Mailbag: Gomes a regular in right?
Beat reporter Bill Chastain answers Rays fans' questions
My question is, Should Jonny Gomes be the Rays' everyday right fielder? He can hit and has some pop in his bat. Use Rocco Baldelli and Cliff Floyd as designated hitters depending on who is the opposing pitcher. I think Gomes has earned it and he is finally healthy.
-- Shawn K., Tampa
I wouldn't rule out Gomes playing most of the games in right field. So much depends on the health of Baldelli and Floyd. Right now Rays manager Joe Maddon is trying to figure out how it's all going to shake out. Baldelli hasn't played since May, Floyd's playing time has to be monitored, and Gomes seems to play better the more he plays. So we'll just have to wait and see.
I think Barry Bonds would be a great fit in the Rays' DH spot. I know that there are thousands who disagree with me, but I think a veteran player like him would be be a nice fit with our team.
-- Andy S., Tampa
Bonds would be a nice fit for a lot of teams. His on-base percentage is off the charts and he is baseball's all-time home run king. The Rays aren't tipping their hand whether they are really interested in signing him. I haven't heard anything regarding other teams being interested at this time. Who knows, maybe the Rays sign him to an incentive-laden deal and see what happens. Yes, Bonds would be somewhat of a distraction, but if this particular distraction translates to more wins, it might work out fine.
What do you think is going to happen with Brian Anderson? Do you see him making the big league roster during Spring Training, or do you think that he will end up in the Minor Leagues? I would love to see him playing in the Major Leagues soon but haven't heard anything on how he is doing so far in Spring Training. Could you possibly give me an update?
-- Becca B., Cleveland
He's in camp and looks great, but he's not really a serious candidate to make the team out of spring based on his recent history. Anderson has been recovering the past two seasons from Tommy John ulnar collateral ligament surgery on his left elbow. The 13-year Major League veteran last pitched for the Royals in 2005, when he made six starts before an elbow injury ended his season. Thus, my guess would be for him to start the season with the extended spring bunch until he's deemed healthy enough to pitch competitively.
I have been so pleased by the offseason moves and the decisions made by the team's management and ownership. This has been the first offseason that they have shown a true desire to become better, and that obviously involves opening the checkbook, which they have done by more than doubling last season's payroll. My question is, do you think in the past the Tampa Bay players have felt like they were trying to play well as a Ray so that they could land a big deal with another team? And if so, do you think they have taken notice of Carlos Pena's and James Shields' deals, and now they will work hard as a Ray so that they can stay with the club long-term and be well-compensated?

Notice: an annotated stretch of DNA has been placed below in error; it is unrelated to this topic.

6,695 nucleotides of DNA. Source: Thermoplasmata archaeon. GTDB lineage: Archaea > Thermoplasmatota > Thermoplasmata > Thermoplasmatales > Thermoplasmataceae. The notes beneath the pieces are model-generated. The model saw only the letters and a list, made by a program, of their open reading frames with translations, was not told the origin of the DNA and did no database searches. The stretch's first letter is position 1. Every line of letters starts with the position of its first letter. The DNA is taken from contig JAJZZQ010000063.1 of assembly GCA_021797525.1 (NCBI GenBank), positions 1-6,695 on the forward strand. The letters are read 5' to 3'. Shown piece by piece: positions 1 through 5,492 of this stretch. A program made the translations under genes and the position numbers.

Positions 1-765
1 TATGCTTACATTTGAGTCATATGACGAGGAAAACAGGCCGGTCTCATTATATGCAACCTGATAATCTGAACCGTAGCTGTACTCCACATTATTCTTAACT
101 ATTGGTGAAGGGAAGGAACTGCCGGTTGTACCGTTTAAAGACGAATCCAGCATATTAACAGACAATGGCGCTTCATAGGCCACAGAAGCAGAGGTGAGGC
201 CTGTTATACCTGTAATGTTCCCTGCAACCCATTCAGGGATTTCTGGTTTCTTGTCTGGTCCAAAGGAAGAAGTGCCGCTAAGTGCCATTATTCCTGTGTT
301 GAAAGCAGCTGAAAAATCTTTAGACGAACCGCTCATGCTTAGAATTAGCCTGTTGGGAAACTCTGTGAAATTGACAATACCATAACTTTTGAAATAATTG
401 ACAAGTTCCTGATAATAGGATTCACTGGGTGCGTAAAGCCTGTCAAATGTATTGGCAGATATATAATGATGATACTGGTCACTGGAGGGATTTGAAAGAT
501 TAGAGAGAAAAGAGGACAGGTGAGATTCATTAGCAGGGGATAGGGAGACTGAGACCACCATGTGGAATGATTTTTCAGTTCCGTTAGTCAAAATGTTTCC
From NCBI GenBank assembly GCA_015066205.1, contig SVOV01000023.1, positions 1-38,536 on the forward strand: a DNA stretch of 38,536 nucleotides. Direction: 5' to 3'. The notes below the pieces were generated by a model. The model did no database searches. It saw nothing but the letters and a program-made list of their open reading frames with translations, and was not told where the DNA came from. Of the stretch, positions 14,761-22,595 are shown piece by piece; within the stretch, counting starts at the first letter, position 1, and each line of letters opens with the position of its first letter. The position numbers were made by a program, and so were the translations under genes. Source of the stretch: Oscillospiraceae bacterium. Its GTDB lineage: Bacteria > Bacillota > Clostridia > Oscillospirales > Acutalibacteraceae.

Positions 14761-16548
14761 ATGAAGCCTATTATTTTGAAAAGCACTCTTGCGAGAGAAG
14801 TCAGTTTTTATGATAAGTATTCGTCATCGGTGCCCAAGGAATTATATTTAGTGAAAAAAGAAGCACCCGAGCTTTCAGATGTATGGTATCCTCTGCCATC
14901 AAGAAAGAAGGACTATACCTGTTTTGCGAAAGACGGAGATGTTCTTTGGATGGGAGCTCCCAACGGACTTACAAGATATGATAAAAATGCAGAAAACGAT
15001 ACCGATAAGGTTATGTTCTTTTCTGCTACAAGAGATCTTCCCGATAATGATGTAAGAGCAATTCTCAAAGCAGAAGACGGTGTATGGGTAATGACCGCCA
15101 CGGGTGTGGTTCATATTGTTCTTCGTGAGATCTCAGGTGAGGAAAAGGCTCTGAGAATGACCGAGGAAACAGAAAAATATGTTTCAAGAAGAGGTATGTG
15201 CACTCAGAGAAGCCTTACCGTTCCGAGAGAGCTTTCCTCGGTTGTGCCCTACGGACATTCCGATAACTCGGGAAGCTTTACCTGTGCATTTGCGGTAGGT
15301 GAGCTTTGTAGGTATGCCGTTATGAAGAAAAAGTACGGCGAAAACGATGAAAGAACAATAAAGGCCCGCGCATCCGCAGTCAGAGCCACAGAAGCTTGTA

-- Andrew W., Jacksonville
I think some of that mentality existed in the past where Rays players felt like they were biding their time until they could move elsewhere. The feeling inside the clubhouse seems to be a lot different now. The young players on the team talk about wearing a Tampa Bay uniform for a long time, which is a pleasant change for fans.
Have a question about the Rays?
E-mail your query to MLB.com Rays beat reporter Bill Chastain for possible inclusion in a future Inbox column. Letters may be edited for brevity, length and/or content.
As a long-time Rays fan, and a member of an increasing number of fans that have "grown up" with the club, what sort of stock do you think the ownership is putting into the development of a "Rays tradition" within the organization and community? As a younger fan of an even younger ballclub, I'm interested to see things put in place that will make me want to come back to their games when I have kids of my own.
-- Jon R., St. Petersburg
The new ownership seems to care a great deal about developing Rays traditions within the organization and they also seem interested in becoming partners with the Tampa Bay community. Looking at what they've accomplished since taking over the team, it's hard to find fault with anything they've done.
In referencing Roger P.'s comments in a recent mailbag, it's clear he's a glass-half-empty kind of fan. As a lifelong Orioles fan-turned Rays fan, I see this team resembling the George Brett-era Royals, with Willie Wilson, Frank White, etc. Tampa Bay's management team has formed the makings of a team that will compete at the highest level, with components you can't teach, such as speed, great defense up the middle (especially after moving Akinori Iwamura to second), and a top of the line third man to the starting staff. My only concern with this team is the middle relief and closer. The starters going deeper into games will help offset some of this, but I'm afraid Troy Percival isn't the answer. My wild card for closer is Juan Salas, once he gets his feet wet. He has the most electric arm of the group assembled so far.
-- Mickey K., Annapolis
I like the comparison to the Royals, a team I remember well. They were fun to watch and always competed. As for the bullpen, I look at where the pen was this time last year compared to where it is now and I see great improvement. Like anything else, much of what happens with the bullpen will depend a great deal on the bullpen's overall health. And yes, I like Salas' stuff a lot. There are times when he's on the mound when you can't believe what he's throwing -- nasty, very nasty.
Bill Chastain is a reporter for MLB.com. This story was not subject to the approval of Major League Baseball or its clubs.